After the attorney general ordered a civilian court retrial for 20 Shiite medics who were sentenced to up to 15 years in jail over anti-government protests, Amnesty International praised 'an important step towards justice'.
Bahrain's 'important step to justice'
MANAMA // Earlier this week Rula Al Saffar was facing the prospect of spending the next 15 years in prison after she was convicted on charges including incitement to overthrow the Bahraini government.
But on Wednesday, she was granted an unexpected reprieve when the country's attorney general ordered a civilian court retrial for her and the 19 other medics who were sentenced last week to between five and 15 years in jail.
Despite the news, Mrs Al Saffar, a 49-year-old nurse, said yesterday that she still had many questions. "We were hoping that all charges would be dropped because we are innocent," she said. "There are also three medics sentenced by the military courts still in jail. Are they going to have retrials too? There are many unanswered questions and we don't feel secure yet."
Amnesty International commended the decision yesterday, saying it was an "important step towards justice".
The long sentences handed down by Bahrain's special military court had sparked harsh responses from the UN, the US government and others who expressed concerns about whether the doctors, nurses and paramedics, all Shiites, had been given access to a fair trial.
In a statement released late on Wednesday, Ali Al Boainain, Bahrain's attorney general, said the public prosecution sought to "establish the truth and to enforce the law, while protecting the rights of the accused".
"By virtue of the retrials, the accused will have the benefit of full re-evaluation of evidence and full opportunity to present their defences," he said, adding that medics would not be punished for political views or fulfilling "humanitarian duties".
The attorney general also announced that he would assess other judgments by the special military court and order further retrials if necessary.
So far, activists estimate that more than 200 people have been sentenced to a combined total of more than 2,000 years in prison by the court set up during the state of emergency that ended in June following the crackdown on anti-government demonstrations.
Mrs Al Saffar says she volunteered at Salmaniya Medical Complex, supporting staff as they struggled to cope with the hundreds of injured, their family members and protesters who had converged on the hospital grounds in February.
"We were doing what we were supposed to be doing," she said. "We swore an oath that we will help. We will provide care whenever it's needed."
However, the authorities did not take the same view. They arrested her in April and eventually charged her in connection with events that took place in February and March at Salmaniya, Bahrain's main hospital.
Authorities alleged that Mrs Al Saffar and the 19 other medics took part in crimes including inciting hatred against the government and encouraging illegal protests, charges they strenuously deny.
Mrs Al Saffar, the president of the Bahrain Nursing Society and an assistant professor at the College of Health Sciences, travelled to Lebanon after the war in 2006 and Gaza in 2009. When the crisis broke out in Bahrain in February, she said it was her own country that was calling her to help.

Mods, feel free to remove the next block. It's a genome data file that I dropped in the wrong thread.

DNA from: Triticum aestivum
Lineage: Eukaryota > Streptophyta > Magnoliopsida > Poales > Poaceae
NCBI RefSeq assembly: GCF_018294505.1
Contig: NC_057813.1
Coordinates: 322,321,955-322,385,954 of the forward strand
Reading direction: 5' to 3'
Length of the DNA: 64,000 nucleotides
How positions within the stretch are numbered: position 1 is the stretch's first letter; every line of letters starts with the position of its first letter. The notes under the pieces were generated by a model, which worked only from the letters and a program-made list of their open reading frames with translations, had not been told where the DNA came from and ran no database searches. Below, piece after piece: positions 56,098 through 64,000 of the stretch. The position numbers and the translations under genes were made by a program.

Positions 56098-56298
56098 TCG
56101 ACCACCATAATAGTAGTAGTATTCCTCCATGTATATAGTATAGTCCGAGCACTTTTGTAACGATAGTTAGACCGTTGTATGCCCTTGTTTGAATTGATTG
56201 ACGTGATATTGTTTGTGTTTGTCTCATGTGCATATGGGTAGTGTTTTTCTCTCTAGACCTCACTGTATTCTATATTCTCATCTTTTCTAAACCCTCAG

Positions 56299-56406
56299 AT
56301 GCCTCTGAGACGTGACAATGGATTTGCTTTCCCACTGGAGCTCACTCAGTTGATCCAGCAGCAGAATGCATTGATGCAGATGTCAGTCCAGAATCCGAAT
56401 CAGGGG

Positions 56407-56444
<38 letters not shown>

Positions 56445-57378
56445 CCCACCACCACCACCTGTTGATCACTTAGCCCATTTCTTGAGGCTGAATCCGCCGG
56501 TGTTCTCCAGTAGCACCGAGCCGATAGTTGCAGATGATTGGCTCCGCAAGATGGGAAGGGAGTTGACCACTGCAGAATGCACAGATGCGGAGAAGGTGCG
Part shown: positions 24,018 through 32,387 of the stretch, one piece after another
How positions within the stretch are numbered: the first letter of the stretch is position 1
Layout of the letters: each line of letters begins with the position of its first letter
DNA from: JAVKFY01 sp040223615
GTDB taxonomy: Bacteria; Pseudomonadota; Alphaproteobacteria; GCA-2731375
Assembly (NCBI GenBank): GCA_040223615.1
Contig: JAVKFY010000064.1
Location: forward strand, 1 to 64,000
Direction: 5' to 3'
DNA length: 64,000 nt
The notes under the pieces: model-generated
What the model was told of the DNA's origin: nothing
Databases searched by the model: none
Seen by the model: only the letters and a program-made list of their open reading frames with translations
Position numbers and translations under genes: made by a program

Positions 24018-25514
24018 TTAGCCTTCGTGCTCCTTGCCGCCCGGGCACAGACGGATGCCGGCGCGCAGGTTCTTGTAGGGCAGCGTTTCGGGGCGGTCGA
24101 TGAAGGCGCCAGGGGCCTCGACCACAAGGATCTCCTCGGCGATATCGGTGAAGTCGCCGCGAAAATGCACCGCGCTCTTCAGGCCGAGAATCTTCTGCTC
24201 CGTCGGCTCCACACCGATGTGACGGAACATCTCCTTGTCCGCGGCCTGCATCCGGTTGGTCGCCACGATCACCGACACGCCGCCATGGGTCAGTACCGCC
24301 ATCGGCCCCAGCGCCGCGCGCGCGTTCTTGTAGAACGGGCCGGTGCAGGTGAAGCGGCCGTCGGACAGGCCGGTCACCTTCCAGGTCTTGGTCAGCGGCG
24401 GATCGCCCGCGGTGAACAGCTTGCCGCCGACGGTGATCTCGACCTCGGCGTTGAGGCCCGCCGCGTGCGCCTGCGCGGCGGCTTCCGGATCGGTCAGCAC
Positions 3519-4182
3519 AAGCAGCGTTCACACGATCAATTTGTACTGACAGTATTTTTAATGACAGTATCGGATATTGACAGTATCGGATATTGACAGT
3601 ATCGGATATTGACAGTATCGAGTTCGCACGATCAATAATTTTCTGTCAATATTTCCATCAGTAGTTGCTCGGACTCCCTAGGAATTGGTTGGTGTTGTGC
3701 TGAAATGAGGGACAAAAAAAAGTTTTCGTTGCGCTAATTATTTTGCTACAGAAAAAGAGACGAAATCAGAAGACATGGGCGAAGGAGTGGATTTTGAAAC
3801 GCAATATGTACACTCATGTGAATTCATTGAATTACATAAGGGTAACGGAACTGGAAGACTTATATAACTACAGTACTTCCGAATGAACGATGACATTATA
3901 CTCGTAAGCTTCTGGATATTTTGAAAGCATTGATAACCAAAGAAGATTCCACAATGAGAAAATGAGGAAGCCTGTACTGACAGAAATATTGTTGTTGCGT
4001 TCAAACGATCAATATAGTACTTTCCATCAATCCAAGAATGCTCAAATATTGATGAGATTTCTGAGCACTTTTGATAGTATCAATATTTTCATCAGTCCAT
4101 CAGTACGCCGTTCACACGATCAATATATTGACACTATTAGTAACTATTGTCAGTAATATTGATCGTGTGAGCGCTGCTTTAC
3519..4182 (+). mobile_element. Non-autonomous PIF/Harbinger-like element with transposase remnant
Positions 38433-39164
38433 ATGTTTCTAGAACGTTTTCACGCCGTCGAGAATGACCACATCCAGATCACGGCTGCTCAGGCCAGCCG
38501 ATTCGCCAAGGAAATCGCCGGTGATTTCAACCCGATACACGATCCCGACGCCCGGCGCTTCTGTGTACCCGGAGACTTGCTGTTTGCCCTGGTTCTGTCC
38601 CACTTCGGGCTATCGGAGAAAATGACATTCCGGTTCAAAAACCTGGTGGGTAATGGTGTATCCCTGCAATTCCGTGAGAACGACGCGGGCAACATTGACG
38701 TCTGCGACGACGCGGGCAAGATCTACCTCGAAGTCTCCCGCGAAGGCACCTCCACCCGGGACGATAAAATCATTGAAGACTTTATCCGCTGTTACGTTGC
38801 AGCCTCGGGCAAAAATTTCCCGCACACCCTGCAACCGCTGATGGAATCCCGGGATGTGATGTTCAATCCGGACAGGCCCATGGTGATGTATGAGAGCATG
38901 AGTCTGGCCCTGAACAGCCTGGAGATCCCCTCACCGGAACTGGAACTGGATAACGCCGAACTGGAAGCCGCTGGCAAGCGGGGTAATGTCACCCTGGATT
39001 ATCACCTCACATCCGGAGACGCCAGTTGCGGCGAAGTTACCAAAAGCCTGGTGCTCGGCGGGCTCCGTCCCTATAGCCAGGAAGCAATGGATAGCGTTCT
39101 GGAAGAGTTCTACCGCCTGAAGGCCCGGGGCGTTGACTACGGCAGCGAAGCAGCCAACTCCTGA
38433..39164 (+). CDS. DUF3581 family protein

"If I was able to go to Lebanon when they needed somebody and to Gaza when they needed somebody, my country was calling me in February and that's why I was" at the hospital, Mrs Al Saffar said earlier this week before the retrial was announced. "The only difference was they were attacked by foreign countries; my country was attacked by my own."
At the beginning of April, a couple of weeks after security forces took control of the hospital complex, Mrs Al Saffar was called to a police station for questioning.
"I told my husband, 'I'll see you in around two hours'," she recalled. "Then they dragged me into a room, locked the door, blindfolded and handcuffed me and started pushing me all over the place."
That was the beginning of her 139-day ordeal. During her time in jail, Mrs Al Saffar claims she was beaten, given electrical shocks and threatened with sexual assault. She says a policewoman cut several inches off her long hair.
Mrs Al Saffar was detained at the police station for a week, during which time she says she was made to stand for hours, blindfolded and handcuffed in extremely cold conditions. At one point she says she was taken to a room full of men who taunted her saying they would "have fun with her" if she did not cooperate.
"I never ever thought that my own blood, my own countrymen could do such things to me," she said.
Bahraini authorities have maintained they would investigate any allegations of mistreatment in jail.
After a week in detention at the police station, Mrs Al Saffar was moved to a women's jail, where she spent the next five months. During her time in prison, she believes she came across up to 250 female prisoners jailed in connection with the crackdown who had suffered some form of abuse.
Eventually on August 21, Mrs Al Saffar was released before a verdict had been reached in her case. She stepped out of jail with a shock of white hair, a shadow of her former self, having lost about 20 kilograms.
In the weeks that followed, all of the medics facing similar charges had been released pending their judgments. Then, on September 29, the group of 20 received sentences of between five and 15 years.
"I'm stronger now. My spine is stronger and harder. They will never be able to break it," Mrs Al Saffar said.
She said the imprisonment has not changed her attitude about helping those in medical need. "Would I do this again? Yes. Again and again and again, to help when there is need."
This is the message, she says, she will repeat during her upcoming retrial.